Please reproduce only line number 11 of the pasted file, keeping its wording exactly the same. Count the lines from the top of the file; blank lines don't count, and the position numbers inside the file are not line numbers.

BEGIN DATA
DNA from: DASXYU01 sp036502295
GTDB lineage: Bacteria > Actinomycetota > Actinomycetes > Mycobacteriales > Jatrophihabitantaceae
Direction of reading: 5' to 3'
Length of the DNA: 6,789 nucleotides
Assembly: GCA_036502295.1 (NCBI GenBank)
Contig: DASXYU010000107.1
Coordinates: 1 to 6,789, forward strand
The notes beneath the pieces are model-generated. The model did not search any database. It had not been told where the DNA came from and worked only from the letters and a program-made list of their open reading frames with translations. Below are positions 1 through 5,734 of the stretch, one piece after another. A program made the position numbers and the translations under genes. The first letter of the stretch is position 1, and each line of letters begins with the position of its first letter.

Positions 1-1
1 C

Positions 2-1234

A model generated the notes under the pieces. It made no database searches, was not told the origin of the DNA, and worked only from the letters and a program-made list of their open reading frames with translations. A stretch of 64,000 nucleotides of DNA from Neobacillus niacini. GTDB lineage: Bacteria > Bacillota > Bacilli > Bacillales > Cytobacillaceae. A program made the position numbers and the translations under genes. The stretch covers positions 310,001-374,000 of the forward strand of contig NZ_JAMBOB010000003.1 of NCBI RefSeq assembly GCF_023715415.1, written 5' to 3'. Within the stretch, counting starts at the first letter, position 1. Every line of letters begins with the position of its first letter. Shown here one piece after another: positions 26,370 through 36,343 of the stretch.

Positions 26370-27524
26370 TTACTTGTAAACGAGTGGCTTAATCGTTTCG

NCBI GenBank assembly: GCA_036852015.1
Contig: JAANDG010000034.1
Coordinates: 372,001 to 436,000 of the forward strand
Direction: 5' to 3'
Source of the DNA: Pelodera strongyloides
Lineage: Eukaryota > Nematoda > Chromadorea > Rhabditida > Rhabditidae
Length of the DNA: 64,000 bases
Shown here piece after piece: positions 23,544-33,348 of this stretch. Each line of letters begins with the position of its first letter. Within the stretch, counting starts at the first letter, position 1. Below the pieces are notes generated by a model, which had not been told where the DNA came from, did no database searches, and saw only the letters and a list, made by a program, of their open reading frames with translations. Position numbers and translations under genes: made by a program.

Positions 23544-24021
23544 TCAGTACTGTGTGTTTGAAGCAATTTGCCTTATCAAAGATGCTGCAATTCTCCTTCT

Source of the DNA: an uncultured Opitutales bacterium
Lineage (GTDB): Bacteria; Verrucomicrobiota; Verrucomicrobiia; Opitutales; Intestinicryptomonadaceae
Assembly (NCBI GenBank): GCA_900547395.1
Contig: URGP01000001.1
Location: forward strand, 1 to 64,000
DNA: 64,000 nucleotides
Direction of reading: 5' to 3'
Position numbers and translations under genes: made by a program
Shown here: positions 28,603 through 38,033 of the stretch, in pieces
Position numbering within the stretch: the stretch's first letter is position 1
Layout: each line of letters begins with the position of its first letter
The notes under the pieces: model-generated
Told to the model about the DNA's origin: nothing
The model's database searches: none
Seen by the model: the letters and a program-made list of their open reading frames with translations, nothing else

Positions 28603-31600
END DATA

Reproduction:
Positions 2-1234